Escape Attempts

Many pet parents try to curb their dog’s barking or destructive behaviors by leaving them in a confined space. If you do this and come home to find that your dog has tried to escape by chewing through doors or windows, scratching incessantly, or tunneling, it could be a sign that they’re experiencing separation anxiety.

Trembling and Panting

If your dog senses that you’re about to leave the house, you might notice them panting excessively or shaking while you prepare to leave.

Ignoring the Food Dish

Many pet parents leave food out for their pups to snack on during the day. If you’re coming home to find that the food you’ve left out is untouched, it could be a sign of stress.

Other Potential Health Problems

While separation anxiety might seem like an obvious diagnosis if your dog is displaying the symptoms listed above, other medical problems could cause these issues. It’s important to rule out other health concerns that could cause them.

Side Effects of Medications

If your dog is on any prescriptions for other health conditions, speak with your veterinarian about potential side effects and the symptoms your dog is experiencing.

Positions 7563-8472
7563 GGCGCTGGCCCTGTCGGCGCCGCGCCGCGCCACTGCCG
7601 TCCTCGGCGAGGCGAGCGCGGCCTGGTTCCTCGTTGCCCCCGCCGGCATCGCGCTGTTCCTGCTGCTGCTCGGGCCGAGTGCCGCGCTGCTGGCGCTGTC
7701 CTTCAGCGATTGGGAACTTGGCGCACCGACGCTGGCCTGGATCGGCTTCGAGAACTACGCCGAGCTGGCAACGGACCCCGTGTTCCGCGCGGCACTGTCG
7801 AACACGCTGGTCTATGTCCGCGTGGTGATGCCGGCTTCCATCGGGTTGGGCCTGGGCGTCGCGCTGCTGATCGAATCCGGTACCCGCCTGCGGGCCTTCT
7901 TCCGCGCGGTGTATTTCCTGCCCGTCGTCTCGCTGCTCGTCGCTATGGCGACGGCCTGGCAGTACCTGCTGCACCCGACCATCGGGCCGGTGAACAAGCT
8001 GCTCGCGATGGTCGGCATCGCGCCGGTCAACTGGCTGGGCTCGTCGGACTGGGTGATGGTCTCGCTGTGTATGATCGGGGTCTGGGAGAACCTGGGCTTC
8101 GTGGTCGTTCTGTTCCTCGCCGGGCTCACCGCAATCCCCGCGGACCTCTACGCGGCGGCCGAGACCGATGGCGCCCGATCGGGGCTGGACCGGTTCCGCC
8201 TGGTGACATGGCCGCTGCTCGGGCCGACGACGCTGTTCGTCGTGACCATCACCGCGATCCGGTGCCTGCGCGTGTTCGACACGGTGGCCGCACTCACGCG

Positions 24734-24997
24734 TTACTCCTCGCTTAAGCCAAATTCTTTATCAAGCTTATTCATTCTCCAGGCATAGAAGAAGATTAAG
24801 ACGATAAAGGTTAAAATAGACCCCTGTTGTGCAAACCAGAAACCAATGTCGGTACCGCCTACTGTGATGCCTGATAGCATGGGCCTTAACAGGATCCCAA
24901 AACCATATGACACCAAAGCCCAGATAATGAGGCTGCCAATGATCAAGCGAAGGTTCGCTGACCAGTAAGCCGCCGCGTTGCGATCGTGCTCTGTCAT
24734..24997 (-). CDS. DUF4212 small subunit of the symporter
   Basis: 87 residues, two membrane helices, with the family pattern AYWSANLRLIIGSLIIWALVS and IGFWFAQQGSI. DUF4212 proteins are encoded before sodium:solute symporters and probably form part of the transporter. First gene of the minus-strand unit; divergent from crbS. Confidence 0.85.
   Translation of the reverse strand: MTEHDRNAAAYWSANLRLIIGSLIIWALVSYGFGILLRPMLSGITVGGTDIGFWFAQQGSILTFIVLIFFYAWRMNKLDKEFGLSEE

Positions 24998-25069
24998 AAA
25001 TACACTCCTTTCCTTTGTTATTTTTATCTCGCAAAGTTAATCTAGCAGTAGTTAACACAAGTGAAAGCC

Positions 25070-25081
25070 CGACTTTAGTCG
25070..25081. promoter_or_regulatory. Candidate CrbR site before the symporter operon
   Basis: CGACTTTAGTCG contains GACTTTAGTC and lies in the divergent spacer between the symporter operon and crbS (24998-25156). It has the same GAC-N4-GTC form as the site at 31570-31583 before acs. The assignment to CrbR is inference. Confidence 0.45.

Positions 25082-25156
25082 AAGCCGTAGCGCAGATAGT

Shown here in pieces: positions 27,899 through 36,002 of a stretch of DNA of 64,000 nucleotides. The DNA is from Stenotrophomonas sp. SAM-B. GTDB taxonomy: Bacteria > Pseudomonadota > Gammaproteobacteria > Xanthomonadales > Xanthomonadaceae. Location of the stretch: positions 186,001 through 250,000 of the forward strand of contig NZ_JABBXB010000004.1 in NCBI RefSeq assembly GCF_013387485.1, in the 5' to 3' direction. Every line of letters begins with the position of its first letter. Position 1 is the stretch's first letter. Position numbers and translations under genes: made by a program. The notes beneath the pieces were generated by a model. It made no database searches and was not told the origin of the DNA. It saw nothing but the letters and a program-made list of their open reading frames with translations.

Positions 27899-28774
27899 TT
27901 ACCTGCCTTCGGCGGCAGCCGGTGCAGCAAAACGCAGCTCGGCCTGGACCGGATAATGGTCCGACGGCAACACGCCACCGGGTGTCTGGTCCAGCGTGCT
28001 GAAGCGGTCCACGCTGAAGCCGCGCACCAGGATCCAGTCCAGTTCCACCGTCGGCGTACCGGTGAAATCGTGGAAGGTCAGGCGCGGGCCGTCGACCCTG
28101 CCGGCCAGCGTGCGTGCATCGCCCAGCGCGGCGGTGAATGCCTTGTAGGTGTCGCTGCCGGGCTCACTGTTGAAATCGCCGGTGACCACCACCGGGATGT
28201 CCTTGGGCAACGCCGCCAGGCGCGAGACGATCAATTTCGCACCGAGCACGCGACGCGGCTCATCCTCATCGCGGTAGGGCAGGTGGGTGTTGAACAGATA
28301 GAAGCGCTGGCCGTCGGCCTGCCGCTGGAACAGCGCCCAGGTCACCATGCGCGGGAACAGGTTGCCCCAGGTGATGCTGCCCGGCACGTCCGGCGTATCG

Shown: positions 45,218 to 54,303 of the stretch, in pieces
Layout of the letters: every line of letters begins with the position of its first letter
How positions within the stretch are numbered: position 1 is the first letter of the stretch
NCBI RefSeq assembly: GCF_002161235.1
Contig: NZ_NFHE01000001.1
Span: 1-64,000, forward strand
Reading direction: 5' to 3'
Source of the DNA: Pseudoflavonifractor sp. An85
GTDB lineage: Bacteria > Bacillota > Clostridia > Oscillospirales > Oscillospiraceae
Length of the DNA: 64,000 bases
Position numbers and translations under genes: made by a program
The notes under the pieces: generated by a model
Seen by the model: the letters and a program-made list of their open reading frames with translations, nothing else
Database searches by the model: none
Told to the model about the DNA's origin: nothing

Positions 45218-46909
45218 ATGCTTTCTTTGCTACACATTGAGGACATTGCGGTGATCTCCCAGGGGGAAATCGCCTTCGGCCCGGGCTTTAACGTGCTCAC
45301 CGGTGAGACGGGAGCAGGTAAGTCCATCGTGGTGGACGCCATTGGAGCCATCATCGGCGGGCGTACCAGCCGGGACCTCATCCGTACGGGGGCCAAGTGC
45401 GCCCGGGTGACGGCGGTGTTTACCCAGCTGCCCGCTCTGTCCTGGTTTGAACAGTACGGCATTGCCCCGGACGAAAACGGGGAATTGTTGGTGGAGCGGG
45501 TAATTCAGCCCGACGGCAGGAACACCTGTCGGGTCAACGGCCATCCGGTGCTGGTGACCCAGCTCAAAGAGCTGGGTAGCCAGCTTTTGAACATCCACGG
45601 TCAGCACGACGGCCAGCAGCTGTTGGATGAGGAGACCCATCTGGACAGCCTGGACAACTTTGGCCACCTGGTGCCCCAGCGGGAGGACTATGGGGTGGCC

If your dog is voiding their bladder or emptying their bowel throughout your house, it might be caused by incontinence — an inability to control their bladder and bowel movements. Incontinence can occur on its own or may be a symptom of different medical problems, such as kidney disease or bladder stones.

Other Potential Causes of Destructive Behavior and Barking

If you’ve ruled out potential medical conditions and your dog is still exhibiting destructive behaviors or incessantly barking while you’re away, consider other behavioral issues. Bored dogs can be disruptive while left alone, while others might be barking at creaks in the house or the sound of a neighbor coming home. Ensuring your dog is entertained with toys and leaving a radio on when you leave the house can usually curb these behaviors if separation anxiety isn’t the issue.

The Risks of Untreated Separation Anxiety

Untreated separation anxiety can present several risks to your pet. The risk for self-harm is severe when your dog is displaying destructive behaviors. Still, various other issues can arise if separation anxiety is left untreated. That includes: